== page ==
A convergence of circumstances involving work, burocracy, holidays, love, family, past memories and current issues made me fly eight times in a few weeks – quite above my standard and a bit stressful, to be honest, yet don’t worry, this post is not a complaint about security check hassles or lost baggage.
The fact that I was forced to spend many hours up in the air – possibly combined with the fact that I had read the current issue of the Easyjet magazine from front to back already – made me think a lot about the process of flight, either enabled by nature or by technology; the many disciplines and fields of knowledge one needs to invoke in order to describe it and explain it; the symbolic meaning it has been given in history and literature.
The only living creatures that evolved the ability to fly without taking advantage of external devices are birds – e.g. Carlino, my grandfather’s canary depicted in the photo above, certain insects, bats and the extinct pterosaurs. Several other animals, such as flying frogs, lizards, fishes and squirrels can fly a little bit, not that high and only for short distances – a process called gliding.
Our species is famous for being ambitious and competitive, so we started pretty soon to try and steal bats the exclusive of level flight among mammals. Even before being able to put ourselves on a flying thing, we were already busy building flying objects, i.e. exploring what enables something to fly: Chinese were playing with kites and Australian Aboriginal were spinning boomerangs several hundreds years BC. Leonardo notoriously designed flying machines in the 15th century – they are chimeric, ‘impossible’ yet detailed and beautiful projects that highlight how much flying has been a long-term, major human dream, meant to be enabled by research and technology through the centuries.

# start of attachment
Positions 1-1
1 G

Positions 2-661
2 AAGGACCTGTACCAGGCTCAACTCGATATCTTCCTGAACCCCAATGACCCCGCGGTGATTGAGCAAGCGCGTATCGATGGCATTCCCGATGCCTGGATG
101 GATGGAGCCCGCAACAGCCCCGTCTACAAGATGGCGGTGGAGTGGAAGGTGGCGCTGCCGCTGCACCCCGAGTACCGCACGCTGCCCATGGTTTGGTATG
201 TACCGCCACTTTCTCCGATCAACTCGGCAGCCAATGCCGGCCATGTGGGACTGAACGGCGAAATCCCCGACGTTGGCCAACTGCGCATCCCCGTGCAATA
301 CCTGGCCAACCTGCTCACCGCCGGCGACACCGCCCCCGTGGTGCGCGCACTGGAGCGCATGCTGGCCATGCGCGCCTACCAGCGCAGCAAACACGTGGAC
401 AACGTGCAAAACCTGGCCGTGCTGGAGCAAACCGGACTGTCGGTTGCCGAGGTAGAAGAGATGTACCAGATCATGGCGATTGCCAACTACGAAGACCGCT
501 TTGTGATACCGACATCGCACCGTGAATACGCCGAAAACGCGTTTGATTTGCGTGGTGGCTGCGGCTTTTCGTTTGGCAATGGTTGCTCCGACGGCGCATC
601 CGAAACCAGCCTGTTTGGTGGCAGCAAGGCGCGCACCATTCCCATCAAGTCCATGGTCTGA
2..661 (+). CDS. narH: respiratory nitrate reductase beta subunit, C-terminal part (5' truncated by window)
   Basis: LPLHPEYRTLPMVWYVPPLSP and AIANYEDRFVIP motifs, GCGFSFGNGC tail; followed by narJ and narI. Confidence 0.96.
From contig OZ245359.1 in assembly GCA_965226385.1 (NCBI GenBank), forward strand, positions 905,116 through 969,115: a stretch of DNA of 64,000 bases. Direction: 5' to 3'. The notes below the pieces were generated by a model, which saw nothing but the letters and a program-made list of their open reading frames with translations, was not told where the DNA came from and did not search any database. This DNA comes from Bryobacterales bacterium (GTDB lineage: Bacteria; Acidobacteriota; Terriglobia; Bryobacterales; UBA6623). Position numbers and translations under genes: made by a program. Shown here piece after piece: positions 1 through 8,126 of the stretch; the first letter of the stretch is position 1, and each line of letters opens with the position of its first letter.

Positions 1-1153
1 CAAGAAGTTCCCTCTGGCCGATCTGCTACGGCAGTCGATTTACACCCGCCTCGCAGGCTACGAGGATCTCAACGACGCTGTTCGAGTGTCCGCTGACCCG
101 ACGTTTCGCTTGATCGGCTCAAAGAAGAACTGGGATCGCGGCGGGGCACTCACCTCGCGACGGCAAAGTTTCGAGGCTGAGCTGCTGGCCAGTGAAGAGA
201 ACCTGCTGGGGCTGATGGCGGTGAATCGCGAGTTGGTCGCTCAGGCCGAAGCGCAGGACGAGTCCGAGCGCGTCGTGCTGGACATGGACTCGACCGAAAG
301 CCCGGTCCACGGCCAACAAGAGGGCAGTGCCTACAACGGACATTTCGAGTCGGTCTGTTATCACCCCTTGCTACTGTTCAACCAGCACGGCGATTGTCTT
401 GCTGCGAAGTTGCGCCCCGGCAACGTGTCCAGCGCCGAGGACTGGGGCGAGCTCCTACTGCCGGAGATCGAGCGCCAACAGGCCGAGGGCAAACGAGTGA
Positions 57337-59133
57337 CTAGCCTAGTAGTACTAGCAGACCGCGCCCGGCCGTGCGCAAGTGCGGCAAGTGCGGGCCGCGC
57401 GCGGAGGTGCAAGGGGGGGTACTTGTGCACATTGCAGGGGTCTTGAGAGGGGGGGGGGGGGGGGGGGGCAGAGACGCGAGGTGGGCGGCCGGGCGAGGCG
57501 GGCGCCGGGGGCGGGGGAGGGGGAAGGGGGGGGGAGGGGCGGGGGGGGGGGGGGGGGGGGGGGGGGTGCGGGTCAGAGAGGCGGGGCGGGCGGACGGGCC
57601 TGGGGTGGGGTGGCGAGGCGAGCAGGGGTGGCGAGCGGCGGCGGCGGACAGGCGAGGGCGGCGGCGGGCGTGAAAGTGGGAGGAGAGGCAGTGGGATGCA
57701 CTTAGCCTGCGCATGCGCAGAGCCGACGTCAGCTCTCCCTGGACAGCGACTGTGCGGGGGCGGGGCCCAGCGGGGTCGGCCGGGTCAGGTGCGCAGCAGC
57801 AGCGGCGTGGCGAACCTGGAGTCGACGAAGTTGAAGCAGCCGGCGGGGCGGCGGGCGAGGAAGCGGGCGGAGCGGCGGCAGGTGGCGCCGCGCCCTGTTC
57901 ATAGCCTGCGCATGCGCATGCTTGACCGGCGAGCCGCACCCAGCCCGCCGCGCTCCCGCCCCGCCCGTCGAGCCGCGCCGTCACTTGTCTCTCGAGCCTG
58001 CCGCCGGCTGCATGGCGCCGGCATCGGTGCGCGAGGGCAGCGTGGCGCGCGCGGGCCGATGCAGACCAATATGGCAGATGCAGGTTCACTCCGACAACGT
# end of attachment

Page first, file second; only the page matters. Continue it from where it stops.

Not much later than that, history of aviation – the term was introduced in 1863, its etimology refers to bird, avis in Latin – has turned into an unstoppable climax: hydrogen and hot-air balloons, airplanes, gliders, zeppelins, helicopters, spaceships. We also eganged further in the production of flying devices that are not meant to accomodate human beings, sometimes with controversial results such as drones or rocket artillery – in regards of the latter you may remember a very famous exception featured in Stanley Kubrick’s Dr. Strangelove.
Fantastic flying creatures conceived and recounted by humans are countless, ranging from phoenix and dragons to Superman and Will Smith. Flying in dreams is very common, and according to the classic Freud’s interpretation it is sometimes connected to – guess what – sexuality; in other cases he attributed the flying dream to the fact that the dreaming person was very short, which is an even less subtle yet at least more hilarious explanation. Don’t feel offended, I am 164 cm tall.